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Almost all the books that have been published on plant hunting focus on the so-called ‘golden age’ that ended with the death of Frank Kingdon Ward in 1958. One might be forgiven for thinking that plant hunting itself came to an end in 1958. On the contrary, there have been more new plant introductions in the past thirty years than ever before. This book tells the stories of the modern-day plant hunters—such pioneering adventurers as Mikinori Ogisu, Dan Hinkley, Roy Lancaster, Ed de Vogel, Lin Yu-Lin, Michael Wickenden and Claire Scobie.
The author also examines the search for medicinal plants and the work of scientific institutions, both of which have been largely ignored, and considers such developments as the effect of habitat destruction on plant loss and plant diversity.
About the Author
Dr Sandy Primrose, MBE PhD, has spent his professional life as a biologist, initially in academia and then as a senior manager in pharmaceutical, diagnostic and life science companies. He has also worked with various government departments on topics such as the detection of food fraud and the safety of genetically engineered foods. He now works as a consultant helping early-stage companies in the healthcare field. He is a keen gardener and lectures extensively on plants, horticulture and gardening. He is passionate about teaching and aims to be at once entertaining and informative.
His previous books include Principles of Gene Manipulation and Genomics, co-authored with Richard Twyman (Wiley-Blackwell, 2006) and Plants, Poisons and Personalities (Librario Publishing, 2010).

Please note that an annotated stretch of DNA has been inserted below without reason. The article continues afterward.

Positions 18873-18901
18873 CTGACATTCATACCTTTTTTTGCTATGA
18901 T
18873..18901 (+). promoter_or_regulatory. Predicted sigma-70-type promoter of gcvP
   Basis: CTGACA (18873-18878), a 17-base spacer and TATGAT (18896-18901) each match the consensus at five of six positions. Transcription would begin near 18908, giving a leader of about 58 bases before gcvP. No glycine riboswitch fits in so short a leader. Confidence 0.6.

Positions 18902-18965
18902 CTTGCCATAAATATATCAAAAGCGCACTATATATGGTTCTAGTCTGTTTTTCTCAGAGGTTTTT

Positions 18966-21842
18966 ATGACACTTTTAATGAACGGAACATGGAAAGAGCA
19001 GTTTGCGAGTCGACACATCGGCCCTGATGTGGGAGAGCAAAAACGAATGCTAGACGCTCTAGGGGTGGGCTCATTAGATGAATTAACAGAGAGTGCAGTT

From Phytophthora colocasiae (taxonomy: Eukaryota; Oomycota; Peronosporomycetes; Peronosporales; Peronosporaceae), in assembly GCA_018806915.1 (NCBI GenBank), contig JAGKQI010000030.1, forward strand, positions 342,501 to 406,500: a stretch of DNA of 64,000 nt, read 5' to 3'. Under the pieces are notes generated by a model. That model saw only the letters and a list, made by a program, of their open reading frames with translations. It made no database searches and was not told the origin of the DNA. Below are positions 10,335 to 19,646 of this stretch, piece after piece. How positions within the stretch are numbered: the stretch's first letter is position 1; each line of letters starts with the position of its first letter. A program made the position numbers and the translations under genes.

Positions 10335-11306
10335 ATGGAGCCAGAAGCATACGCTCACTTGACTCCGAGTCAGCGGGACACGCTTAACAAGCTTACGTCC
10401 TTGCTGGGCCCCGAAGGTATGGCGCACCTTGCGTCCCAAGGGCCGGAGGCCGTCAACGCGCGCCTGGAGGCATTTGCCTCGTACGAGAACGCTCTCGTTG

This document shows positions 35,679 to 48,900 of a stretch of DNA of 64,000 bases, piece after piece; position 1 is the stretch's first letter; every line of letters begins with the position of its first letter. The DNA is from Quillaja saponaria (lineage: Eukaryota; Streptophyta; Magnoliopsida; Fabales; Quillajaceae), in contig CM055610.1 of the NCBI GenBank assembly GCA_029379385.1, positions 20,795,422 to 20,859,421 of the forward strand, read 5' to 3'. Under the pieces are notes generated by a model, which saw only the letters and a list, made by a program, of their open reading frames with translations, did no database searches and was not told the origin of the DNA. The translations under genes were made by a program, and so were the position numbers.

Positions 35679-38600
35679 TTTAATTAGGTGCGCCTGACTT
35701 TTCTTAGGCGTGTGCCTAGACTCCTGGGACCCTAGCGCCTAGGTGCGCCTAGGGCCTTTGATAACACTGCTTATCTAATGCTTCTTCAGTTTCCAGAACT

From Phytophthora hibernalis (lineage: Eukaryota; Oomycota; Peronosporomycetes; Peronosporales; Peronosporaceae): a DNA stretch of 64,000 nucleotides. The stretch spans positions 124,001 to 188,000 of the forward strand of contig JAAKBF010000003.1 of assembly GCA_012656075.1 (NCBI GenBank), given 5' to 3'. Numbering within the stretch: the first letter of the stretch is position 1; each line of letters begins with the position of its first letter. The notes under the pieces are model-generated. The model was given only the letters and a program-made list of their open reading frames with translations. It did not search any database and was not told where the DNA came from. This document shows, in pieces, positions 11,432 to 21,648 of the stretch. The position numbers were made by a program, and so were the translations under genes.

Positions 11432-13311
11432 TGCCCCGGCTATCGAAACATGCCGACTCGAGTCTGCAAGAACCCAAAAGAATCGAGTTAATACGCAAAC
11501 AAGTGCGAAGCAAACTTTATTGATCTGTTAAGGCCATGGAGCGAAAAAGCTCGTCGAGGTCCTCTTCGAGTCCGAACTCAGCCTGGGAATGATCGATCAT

He lives in Buckinghamshire, UK.
"The term 'plant hunter' may seem straight out of a sepia-tinted Victorian photograph, but biologist Dr Sandy Primrose is determined to prove that contemporary adventures to find new species are just as riveting and important." —The Guardian
"Accompanied by stunning photography, the book conjures up a spirit of adventure, combined with the fascinating finer points of botany." —House and Garden
"An incredibly thorough and bang-up-to-date account of contemporary field botany and horticulture. It is a great read...written in a fresh, conversational style. Hunt down this botanical gem of a book or yourself before it sells out." —The Garden
"A fine collection of tales of adventure, underpinned with a conservation ethic, one for plucky travellers (armchair or otherwise) and botanists alike." —The English Garden